Correction (or whatever – I’m not a journalist, I don’t know what this is technically called; however, it’s been a day and I don’t want to delete this post – because that’s disingenuous – but I do need to clarify my position):
It seems as though I didn’t give myself enough time to process what I attempted to articulate in this post and I now realize that I disagree with what I’ve said here, or at least what it sounds like I’m implying – or misunderstanding. There’s a lot I don’t know about the world, and that’s always going to be true.
What I do know is that I’m terrified of Donald Trump and wary of supporting a minor party candidate because, historically, that only detracts from the better of the major runners’ votes and puts the worse option in office.
I don’t want to vote for Hillary, and I’m sick that we’re essentially stuck between a guillotine and a plank, since American’s behavior toward one another has recently been as barbaric as either means of demise.
I guess what I’m saying is I tried to serve you bad fruit in this post – more on that here – and I refuse to act like that never happened, but hope you’ll excuse me as I… clean it up.
When Bernie endorsed Hillary earlier this week, my heart felt stale. I’ve loved Sanders since before his bid for president began, and watching him scrape and scrabble his way to the front lines of a revolution he himself ignited was, and will perhaps remain forever, the most awe- and hope-inspiring political battle I’ve witnessed in my life. But knowing that he had truly, finally, given up this term’s bid didn’t make me feel the Bern any less. It isn’t what sucked the sap from my chest and left me teetering on the tip of hopelessness.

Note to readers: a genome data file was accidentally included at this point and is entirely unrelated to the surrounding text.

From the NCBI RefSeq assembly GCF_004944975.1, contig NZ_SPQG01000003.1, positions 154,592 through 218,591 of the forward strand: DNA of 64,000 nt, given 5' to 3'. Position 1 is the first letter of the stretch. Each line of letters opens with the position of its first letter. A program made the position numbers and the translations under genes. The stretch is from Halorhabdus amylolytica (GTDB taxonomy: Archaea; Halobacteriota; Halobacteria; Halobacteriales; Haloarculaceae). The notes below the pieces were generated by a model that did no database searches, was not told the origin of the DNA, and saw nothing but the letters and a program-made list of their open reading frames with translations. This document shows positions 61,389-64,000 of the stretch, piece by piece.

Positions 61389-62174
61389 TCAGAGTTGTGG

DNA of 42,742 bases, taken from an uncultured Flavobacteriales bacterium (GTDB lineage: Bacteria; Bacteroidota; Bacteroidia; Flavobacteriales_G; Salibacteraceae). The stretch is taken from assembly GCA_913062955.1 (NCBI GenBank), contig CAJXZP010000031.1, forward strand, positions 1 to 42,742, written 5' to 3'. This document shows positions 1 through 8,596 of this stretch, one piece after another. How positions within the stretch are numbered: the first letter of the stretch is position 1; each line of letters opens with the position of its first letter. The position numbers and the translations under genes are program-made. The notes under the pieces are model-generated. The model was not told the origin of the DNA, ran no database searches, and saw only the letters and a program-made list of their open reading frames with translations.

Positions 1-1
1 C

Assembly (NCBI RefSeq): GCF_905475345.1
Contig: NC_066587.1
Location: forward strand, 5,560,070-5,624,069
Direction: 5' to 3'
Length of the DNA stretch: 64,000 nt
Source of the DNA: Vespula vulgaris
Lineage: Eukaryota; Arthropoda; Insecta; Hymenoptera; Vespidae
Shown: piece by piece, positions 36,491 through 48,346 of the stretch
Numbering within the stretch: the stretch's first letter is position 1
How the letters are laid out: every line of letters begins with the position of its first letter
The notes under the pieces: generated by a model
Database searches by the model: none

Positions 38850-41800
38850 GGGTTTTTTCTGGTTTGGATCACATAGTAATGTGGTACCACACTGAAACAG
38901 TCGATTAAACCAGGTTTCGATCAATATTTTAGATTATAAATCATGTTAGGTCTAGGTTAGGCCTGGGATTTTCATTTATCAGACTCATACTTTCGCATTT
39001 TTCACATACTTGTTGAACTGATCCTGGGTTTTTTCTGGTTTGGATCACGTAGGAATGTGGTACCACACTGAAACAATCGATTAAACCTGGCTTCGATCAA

What wrung me dry were the reactions from friends and family who, like me, love Bernie, and, like me, hold varying degrees of wariness toward Clinton.
I believe that Bernie Sanders is the American Dream, and for an enormous population of America – the majority, if our country’s electoral system were as honest as Sanders – believes he is the politician this country needs today, right now, more than anything else.
When he supported Clinton, he may have given up any remaining stake he was claiming toward candidacy in 2016, but he didn’t give up on us. Donald Trump can never be allowed to lead this country; I’ve said it before and although I’ll engage in a discussion with those who disagree I will never waver in that position. Trump is a racist, ignorant, narcissist who will tear what’s left of our integrity and economy to pieces. I know this, you know this, and Bernie knows this.
He also knows that the only way to achieve what he’s devoted his life to is by keeping Donald Trump out of the Oval Office. Right now, the only way to possibly do that is Hillary Clinton.
The President is not a dictator; at least, Hillary Clinton would not be a dictator if elected president. Many people around her would have a significant influence on the decisions she makes and positions she takes.
And you know what probably places you within President’s sphere of influence? Endorsing her.
Refusing to vote for Hillary will put Trump in office, but it will also make those who jumped from Bernie’s ship when he joined her armada exactly as bad as Trump. How can you rally behind someone who wants to build a society where everyone works together to support one another, then bail on him when he supports a previous opponent in the interest of working together toward a better society?
I’m heartbroken that Bernie won’t be our leader for the next four years, but I believe in his ideas more than his name and it’s those ideas – and the person who can help realize them – that I’ll vote for. Our country needs a political revolution, an overhaul of our corrupt system that bars brilliant leaders like Sanders from ascending to the top, but progress – true, permanent, and productive progress – takes time, and takes more than one person.